This lacklustre low-budget effort combines elements of 633 Squadron (1964) – the plywood built De Havilland Mosquito fighter-bombers – with The Dam Busters (1955) – a bouncing bomb designed to destroy a top-secret German weapons facility – with a poor script and an unremarkable cast, although David McCallum – fresh from US television success in The Man From U.N.C.L.E – is in good form, although inexplicably playing a Canadian.
During a raid on rocket launching pads in France by the Mosquito Squadron, a group of Messerschmitts blow Squadron Leader David ‘Scotty’ Scott (David Buck) out of the sky.
Quint Munroe (McCallum) sees no parachute and assumes Scotty – a friend who was raised as a virtual brother – has copped it. Scotty’s death elevates Quint to Squadron Leader.
Scotty’s beautiful blonde widow, Beth (Suzanne Neve) is a former girlfriend of Quint’s, and after a reasonable period of mourning, Beth and Quint begin taking long bicycle rides in the country together.
The Germans are developing the V-3 rocket, and British Intelligence has located the site of their main laboratory at the Château de Charlon in France. Air Commodore Hufford (Charles Gray of The Rocky Horror Picture Show) assigns Quint and his squadron to bomb it with some new ordinance – a bomb that bounces on any terrain.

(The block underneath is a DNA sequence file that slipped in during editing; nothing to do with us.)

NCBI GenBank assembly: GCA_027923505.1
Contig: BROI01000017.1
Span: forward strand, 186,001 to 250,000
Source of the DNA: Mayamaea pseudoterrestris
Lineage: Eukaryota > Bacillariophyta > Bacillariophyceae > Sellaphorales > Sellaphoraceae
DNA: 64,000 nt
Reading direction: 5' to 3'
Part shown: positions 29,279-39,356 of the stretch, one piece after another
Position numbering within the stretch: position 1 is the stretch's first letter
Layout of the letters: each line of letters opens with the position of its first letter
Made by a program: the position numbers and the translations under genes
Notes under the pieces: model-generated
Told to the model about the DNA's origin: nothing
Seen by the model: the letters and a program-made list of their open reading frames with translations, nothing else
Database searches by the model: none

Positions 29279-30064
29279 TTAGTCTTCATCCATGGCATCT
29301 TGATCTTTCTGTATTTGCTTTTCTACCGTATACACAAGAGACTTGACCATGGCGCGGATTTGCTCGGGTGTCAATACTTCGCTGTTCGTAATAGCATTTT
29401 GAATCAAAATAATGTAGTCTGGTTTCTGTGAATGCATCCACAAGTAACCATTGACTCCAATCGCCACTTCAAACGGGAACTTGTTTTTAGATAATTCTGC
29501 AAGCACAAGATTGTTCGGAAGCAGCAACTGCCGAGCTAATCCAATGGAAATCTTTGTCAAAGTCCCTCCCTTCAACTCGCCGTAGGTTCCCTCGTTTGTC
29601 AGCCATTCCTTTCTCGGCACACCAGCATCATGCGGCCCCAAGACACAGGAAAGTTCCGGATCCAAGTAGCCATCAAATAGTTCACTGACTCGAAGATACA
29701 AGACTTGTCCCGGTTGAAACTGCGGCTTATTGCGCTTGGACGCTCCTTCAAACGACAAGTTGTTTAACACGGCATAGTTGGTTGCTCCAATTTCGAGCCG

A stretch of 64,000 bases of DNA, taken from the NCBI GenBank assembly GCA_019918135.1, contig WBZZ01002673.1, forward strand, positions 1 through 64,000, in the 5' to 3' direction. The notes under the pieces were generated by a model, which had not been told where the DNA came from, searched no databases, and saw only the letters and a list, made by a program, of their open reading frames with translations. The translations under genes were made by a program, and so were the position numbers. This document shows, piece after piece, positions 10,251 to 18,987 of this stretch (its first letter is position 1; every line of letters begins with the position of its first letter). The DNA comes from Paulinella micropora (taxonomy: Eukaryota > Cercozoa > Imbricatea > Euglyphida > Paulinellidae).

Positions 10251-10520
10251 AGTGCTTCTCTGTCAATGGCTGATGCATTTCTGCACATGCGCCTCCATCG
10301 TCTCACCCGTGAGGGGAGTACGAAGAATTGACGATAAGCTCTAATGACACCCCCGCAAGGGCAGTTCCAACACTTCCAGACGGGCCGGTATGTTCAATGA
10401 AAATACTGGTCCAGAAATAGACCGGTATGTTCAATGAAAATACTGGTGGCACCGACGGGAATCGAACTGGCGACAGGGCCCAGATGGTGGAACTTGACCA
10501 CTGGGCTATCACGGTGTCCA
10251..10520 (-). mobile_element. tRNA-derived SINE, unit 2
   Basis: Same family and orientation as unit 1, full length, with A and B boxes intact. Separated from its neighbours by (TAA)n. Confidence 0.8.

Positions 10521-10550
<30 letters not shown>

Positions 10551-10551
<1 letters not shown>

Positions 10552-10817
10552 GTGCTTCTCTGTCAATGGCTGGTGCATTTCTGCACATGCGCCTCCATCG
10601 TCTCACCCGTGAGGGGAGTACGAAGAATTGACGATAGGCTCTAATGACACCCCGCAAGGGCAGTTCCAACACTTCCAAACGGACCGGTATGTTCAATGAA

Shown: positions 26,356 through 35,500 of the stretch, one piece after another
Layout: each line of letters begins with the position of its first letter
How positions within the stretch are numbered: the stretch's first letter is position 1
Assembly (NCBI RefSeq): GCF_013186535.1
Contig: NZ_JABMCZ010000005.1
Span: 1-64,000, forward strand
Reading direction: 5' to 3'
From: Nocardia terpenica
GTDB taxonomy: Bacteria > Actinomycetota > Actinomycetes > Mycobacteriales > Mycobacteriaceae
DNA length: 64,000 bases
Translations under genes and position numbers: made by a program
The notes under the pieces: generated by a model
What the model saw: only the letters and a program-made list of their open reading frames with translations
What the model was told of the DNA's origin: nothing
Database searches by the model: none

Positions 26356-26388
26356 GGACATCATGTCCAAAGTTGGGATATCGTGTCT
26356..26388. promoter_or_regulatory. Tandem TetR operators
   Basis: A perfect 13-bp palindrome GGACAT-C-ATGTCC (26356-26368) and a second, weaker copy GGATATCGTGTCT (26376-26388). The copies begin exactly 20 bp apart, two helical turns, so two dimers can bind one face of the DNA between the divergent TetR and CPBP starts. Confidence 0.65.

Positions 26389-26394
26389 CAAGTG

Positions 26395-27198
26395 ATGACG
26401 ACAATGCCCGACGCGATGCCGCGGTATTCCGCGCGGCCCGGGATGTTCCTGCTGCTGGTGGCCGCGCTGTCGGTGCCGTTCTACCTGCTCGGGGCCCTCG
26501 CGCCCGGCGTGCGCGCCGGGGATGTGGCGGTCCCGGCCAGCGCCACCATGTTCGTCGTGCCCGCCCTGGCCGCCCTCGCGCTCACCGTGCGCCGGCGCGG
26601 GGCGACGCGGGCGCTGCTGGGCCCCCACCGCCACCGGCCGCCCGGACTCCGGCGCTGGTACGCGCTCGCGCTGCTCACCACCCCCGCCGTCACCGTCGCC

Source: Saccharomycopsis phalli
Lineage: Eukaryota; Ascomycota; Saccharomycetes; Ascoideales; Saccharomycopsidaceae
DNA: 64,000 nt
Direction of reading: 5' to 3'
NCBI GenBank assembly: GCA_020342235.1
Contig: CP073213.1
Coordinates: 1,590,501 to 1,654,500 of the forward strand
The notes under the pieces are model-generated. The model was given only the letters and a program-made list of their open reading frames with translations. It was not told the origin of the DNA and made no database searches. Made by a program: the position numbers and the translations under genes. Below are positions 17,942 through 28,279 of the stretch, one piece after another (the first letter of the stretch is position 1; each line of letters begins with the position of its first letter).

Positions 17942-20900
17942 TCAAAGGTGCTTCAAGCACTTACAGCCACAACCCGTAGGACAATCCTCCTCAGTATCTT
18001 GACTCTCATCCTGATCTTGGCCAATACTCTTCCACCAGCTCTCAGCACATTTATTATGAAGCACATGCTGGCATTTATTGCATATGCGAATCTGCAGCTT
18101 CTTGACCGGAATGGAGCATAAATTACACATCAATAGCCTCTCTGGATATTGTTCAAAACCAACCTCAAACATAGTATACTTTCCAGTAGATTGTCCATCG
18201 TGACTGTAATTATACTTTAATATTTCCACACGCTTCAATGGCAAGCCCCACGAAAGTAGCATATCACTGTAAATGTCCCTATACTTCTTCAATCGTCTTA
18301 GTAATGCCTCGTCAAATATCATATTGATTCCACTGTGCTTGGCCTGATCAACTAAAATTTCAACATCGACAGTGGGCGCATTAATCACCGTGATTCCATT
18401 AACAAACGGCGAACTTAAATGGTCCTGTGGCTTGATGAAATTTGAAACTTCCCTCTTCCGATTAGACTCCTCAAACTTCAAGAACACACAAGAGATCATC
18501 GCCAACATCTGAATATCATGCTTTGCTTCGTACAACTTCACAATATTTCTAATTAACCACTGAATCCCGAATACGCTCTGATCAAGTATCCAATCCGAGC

Discovering that the British are interested in Château de Charlon, the Germans drop a canister of film showing they have gathered British POWs at the Château as a human shield against bombing. Scotty is revealed to be among the prisoners but Quint is unable to tell Beth for security reasons.
Quint concocts a plan to destroy the V-3 laboratory in an underground facility with the bouncing bomb while also breaching the wall at the Château so the French Resistance can rescue the allied prisoners.
Quint and his Mosquito Squadron destroy the underground facility but Quint crashes and – once on the ground – runs into Scotty.
Unfortunately, Scotty has amnesia and cannot remember his own identity. He then sacrifices his life heroically by blowing up a German tank with a bazooka after several others have tried and failed.
A wounded Quint returns to England and reunites with Beth, who never learned that her late husband survived the crash only to die in France.
Most of the flying scenes were filmed at the airfield at RAF Bovingdon (now defunct) in Hertfordshire – the same location used for 633 Squadron and The Battle of Britain (1969) – although Mosquito Squadron actually re-uses a lot of footage lifted straight from 633 Squadron and Operation Crossbow (1965).
Watch out for uncredited performances from George Layton and Charles Lloyd Pack.
Air Commodore Hufford
Sqn. Ldr. David ‘Scotty’ Scott
Flt. Lieut. Douglas Shelton
Wing Commander Clyde Penrose
Flt. Sgt. Wiley Bunce
Sqn. Ldr. Neale
Flt. Lieutenant Bannister